Liverpool City Council is to limit the practice of converting smaller homes into houses in multiple occupation (HMOs).
The council’s Cabinet approved a recommendation to confirm an Article 4 direction, which will protect more than 60,000 homes in the city.
The decision follows a two month long public consultation on the issue, in which more than 850 people responded and showed 81% of people in favour of the move., with 13% against the proposal.
Over the past decade, Liverpool has seen a significant growth in the number of HMOs, with its rising student population and current housing benefit rules fuelling a demand for single person households.
Fears have been expressed that the volume of HMOs has reached a ‘tipping point’, which is threatening the housing offer in the city for families and causing parking, anti-social behaviour and waste collection issues in certain neighbourhoods.
Currently, conversion of family houses into larger HMOs, seven bedrooms and above, must have planning permission, meaning that the council has some ability to influence where and how larger HMOs are developed.
Now Liverpool City Council will introduce the same rules across the inner core of the city for any new HMOs of less than seven bedrooms from 17 June 2021, with these changes not having an impact on existing HMOs.
This is not the first time the council has adopted this change, as in 2018, it implemented an Article 4 direction in the Dales area of the Greenbank ward in the south of the city.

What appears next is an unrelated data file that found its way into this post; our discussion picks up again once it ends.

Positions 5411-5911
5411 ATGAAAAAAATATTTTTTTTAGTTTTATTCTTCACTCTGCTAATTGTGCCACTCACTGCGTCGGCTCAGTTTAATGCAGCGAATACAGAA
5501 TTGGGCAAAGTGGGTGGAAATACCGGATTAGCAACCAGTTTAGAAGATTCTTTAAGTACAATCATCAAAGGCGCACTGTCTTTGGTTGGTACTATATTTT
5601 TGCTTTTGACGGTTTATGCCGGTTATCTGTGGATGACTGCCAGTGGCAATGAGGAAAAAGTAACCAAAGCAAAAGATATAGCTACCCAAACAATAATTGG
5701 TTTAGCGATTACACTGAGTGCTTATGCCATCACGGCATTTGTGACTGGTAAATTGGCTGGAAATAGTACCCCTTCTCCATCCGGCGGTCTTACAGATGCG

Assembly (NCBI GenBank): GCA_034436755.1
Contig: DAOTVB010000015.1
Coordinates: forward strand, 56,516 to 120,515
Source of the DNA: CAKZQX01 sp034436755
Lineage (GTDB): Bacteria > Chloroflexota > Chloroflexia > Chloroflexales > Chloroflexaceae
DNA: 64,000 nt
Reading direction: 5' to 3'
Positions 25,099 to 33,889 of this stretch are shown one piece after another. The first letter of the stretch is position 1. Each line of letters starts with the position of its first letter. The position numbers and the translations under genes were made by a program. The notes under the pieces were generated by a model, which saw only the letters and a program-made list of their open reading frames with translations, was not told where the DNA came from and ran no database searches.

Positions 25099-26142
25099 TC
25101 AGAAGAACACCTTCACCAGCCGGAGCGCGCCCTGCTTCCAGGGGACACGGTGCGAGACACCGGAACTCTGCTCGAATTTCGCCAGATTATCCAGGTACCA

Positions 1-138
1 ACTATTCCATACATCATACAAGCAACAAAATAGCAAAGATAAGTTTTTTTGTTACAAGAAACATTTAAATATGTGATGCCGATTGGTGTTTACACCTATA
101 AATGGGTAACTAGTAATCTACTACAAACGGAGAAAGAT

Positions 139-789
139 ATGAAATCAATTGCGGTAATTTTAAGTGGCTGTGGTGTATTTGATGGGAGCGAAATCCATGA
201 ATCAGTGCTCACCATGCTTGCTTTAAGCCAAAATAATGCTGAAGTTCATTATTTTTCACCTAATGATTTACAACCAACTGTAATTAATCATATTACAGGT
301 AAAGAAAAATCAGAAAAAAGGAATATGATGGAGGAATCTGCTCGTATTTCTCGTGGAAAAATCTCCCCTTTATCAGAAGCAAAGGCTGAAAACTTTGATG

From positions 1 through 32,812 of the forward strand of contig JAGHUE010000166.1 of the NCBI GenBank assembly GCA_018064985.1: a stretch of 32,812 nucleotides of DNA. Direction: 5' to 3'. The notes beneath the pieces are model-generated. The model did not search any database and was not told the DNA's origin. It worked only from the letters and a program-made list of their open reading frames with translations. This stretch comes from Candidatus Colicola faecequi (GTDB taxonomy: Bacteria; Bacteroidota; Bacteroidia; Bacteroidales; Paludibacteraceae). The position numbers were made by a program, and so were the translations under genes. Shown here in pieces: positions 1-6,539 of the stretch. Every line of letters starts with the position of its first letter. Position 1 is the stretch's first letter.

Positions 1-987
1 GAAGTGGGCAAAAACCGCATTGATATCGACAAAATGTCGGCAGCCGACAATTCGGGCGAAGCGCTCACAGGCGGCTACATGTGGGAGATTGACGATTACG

This broader step across 11 council wards follows a commitment made in Liverpool’s Draft Local Plan to utilise Article 4 to control smaller HMO development elsewhere in the city.
The new Article 4 Direction will apply to the following wards:
• Kensington and Fairfield
• Princess Park
• Tuebrook and Stoneycroft
Part of the following electoral wards will also be included:
Commenting, Liverpool City Council’s Cabinet Member for Housing and Regeneration Projects, Councillor Barry Kushner said: “Residents have told us how much HMOs are damaging the fabric and stability of their community. I’m delighted to say we have listened to those concerns and are seeking to take control of where these conversions can happen.
“As a council, we need to have the ability to offer families of all different sizes and people with a whole host of needs a variety of good quality, affordable homes.
“If unchecked, HMOs were in danger of reducing Liverpool’s offer, which is why we need to reset the dial whilst developing more social housing across the city.
“Changing the planning rules by introducing controls under Article 4 will not just protect the wellbeing of the people who live in these communities, it will also help protect the balance of our housing offer, which, in some areas, is close to a dangerous tipping point of being dominated by one-bedroom bedsits.
“Of course, Article 4 is not the whole answer to Liverpool’s housing problems. That is why we are preparing a new application for our Landlord Licensing Scheme to ensure good housing standards are maintained in the private rented sector and why the city council is embarking on a house building programme for the first time in 30 years.”